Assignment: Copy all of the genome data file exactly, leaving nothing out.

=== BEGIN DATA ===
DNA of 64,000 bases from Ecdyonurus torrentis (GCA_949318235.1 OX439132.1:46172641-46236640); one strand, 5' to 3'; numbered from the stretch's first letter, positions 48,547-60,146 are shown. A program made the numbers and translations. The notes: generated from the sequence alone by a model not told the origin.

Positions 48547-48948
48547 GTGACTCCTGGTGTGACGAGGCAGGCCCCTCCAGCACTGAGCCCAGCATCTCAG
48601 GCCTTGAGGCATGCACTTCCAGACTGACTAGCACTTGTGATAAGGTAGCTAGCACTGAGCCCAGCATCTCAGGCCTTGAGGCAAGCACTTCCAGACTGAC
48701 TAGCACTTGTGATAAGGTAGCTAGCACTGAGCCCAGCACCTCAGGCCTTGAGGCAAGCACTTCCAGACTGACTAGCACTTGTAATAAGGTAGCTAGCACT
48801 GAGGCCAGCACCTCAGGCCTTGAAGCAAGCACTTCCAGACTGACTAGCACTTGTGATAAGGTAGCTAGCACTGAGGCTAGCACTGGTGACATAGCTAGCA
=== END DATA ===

DNA of 64,000 bases from Ecdyonurus torrentis (GCA_949318235.1 OX439132.1:46172641-46236640); one strand, 5' to 3'; numbered from the stretch's first letter, positions 48,547-60,146 are shown. A program made the numbers and translations. The notes: generated from the sequence alone by a model not told the origin.

Positions 48547-48948
48547 GTGACTCCTGGTGTGACGAGGCAGGCCCCTCCAGCACTGAGCCCAGCATCTCAG
48601 GCCTTGAGGCATGCACTTCCAGACTGACTAGCACTTGTGATAAGGTAGCTAGCACTGAGCCCAGCATCTCAGGCCTTGAGGCAAGCACTTCCAGACTGAC
48701 TAGCACTTGTGATAAGGTAGCTAGCACTGAGCCCAGCACCTCAGGCCTTGAGGCAAGCACTTCCAGACTGACTAGCACTTGTAATAAGGTAGCTAGCACT
48801 GAGGCCAGCACCTCAGGCCTTGAAGCAAGCACTTCCAGACTGACTAGCACTTGTGATAAGGTAGCTAGCACTGAGGCTAGCACTGGTGACATAGCTAGCA